From School Library Journal
Grade 3-6-Both of these well-researched titles take a thorough look at a particular aspect of living in the Wild West. Miner explains how the mining industry developed, beginning in the mid-1800s. Diagrams and photos take readers underground to find out how miners spent their time, and the dangers they faced daily are aptly discussed. The rise of labor unions is also touched upon. Women discusses the tribulations pioneer and Native American women faced. Each text is well illustrated with cartoon-style drawings and authentic period photographs. Brandon Miller's Buffalo Gals (Lerner, 1995) delves further into the lives of these rugged women. Suzanne Hilton's Miners, Merchants, and Maids (21st Century, 1995) covers more ground, but is much drier with fewer illustrations than Kalman's books, both of which offer realistic views of life in the old West, hardships and all. Good for report writers and casual readers.Anne Chapman Callaghan, Racine Public Library, WI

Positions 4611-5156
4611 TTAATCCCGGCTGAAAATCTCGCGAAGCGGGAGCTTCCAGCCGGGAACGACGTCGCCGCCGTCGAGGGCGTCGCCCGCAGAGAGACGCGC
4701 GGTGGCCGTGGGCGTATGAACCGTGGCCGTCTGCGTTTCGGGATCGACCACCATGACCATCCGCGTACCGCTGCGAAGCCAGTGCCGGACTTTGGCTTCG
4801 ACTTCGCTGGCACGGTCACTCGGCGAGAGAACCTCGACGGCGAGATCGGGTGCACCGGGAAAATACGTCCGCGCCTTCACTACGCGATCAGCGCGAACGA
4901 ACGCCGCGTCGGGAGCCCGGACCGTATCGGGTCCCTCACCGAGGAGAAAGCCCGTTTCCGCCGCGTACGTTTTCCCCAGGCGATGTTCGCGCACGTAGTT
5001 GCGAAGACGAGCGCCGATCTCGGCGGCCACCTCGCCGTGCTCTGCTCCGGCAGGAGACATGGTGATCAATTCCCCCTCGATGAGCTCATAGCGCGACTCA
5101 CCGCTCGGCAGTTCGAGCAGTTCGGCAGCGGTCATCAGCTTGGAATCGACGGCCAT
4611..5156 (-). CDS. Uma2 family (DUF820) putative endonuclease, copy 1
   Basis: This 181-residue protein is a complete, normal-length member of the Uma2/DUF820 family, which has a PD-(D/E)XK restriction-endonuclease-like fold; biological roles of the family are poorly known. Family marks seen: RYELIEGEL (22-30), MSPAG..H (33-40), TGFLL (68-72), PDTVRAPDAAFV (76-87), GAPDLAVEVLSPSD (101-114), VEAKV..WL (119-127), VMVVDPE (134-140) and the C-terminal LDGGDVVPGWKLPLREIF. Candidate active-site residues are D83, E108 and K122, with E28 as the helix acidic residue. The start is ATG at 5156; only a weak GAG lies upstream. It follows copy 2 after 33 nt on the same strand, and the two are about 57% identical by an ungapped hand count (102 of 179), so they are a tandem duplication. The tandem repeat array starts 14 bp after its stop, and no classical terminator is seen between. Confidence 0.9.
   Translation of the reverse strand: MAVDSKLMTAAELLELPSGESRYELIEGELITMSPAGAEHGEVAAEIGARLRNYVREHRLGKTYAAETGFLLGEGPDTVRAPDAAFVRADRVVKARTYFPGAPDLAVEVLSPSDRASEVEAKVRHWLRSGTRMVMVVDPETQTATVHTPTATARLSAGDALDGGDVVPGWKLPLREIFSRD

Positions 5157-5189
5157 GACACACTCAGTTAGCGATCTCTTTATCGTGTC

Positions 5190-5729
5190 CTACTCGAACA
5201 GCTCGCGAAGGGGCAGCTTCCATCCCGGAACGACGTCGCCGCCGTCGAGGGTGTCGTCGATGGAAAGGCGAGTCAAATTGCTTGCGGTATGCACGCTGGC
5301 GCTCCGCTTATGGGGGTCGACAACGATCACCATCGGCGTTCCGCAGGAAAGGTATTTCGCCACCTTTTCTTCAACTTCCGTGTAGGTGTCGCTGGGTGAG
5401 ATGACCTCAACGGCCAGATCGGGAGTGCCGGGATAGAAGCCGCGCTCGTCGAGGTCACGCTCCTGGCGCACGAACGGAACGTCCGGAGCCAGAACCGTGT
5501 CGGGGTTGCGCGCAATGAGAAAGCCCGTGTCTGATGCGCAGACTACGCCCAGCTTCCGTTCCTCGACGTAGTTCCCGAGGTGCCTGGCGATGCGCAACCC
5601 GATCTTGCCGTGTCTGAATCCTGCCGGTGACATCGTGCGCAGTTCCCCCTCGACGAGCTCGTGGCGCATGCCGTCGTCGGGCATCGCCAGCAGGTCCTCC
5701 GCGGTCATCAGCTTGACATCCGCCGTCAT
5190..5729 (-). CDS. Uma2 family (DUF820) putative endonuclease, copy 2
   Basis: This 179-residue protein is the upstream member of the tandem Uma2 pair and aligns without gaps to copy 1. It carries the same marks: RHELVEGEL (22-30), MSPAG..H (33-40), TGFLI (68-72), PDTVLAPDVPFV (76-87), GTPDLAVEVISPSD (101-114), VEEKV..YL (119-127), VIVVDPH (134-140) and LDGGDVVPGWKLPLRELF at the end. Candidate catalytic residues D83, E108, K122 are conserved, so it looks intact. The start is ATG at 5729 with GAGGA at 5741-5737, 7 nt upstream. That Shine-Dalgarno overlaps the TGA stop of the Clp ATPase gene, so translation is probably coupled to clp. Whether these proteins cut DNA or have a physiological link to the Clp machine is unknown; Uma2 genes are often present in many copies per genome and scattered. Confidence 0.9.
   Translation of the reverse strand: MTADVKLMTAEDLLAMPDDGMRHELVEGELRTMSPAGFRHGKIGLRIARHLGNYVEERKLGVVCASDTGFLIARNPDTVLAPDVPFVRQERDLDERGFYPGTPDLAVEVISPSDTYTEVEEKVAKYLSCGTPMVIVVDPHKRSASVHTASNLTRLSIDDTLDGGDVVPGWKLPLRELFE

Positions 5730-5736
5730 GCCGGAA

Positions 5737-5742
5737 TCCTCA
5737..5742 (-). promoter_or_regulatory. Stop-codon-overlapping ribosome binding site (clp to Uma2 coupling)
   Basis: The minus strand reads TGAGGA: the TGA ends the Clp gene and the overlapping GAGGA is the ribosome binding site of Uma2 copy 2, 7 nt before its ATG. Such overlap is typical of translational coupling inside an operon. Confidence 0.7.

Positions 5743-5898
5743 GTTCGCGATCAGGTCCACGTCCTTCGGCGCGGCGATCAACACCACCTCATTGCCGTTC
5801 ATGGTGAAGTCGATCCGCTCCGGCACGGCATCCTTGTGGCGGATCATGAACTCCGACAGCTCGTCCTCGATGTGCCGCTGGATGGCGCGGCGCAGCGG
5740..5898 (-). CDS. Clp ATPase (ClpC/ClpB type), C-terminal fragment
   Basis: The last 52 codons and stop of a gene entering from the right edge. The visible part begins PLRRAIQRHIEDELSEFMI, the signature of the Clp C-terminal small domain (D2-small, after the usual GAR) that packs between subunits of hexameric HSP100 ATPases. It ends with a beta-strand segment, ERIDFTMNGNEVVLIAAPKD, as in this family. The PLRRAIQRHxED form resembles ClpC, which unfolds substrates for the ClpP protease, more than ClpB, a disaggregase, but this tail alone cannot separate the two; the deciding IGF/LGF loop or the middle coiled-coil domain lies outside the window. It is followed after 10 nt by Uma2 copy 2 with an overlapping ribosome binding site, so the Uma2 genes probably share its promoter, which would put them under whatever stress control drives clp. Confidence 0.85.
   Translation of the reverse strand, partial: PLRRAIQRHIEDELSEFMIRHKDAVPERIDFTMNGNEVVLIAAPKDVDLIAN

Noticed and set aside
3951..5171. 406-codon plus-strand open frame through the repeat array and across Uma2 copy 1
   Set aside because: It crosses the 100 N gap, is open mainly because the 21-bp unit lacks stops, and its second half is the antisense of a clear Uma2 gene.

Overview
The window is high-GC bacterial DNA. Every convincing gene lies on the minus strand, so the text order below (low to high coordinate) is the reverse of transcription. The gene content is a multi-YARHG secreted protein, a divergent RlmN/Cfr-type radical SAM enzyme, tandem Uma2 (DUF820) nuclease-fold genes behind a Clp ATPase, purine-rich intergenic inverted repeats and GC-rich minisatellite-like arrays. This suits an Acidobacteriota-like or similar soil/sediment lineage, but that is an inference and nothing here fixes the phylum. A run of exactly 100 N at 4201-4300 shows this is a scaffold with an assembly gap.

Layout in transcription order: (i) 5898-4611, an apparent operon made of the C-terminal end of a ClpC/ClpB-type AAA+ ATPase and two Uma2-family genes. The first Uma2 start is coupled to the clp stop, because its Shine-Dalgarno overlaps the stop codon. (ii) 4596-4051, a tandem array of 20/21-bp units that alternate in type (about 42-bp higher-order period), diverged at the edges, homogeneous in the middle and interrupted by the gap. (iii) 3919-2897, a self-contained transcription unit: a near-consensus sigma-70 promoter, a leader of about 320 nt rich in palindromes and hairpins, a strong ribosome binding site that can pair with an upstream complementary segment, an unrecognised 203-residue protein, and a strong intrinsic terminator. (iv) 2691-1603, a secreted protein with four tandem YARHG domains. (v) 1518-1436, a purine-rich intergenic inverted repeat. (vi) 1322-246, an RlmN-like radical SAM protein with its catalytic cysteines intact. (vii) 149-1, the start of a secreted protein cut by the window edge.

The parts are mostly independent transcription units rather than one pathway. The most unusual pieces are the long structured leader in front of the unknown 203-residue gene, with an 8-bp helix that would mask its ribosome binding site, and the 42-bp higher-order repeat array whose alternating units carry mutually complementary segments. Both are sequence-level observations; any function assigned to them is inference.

Copyright 2000 Reed Business Information, Inc.
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Taken from Chapter 4: Working on a Ranch Women often handled the ranch's accounts. They kept track of animals that were bought and sold and paid the hired hands. They also fed livestock, milked cows, and cleaned out dirty barn stalls. Women branded cattle, plowed fields, and threshed and blaed hay. If a women's husband became ill or died, she was in charge of running the entire ranch.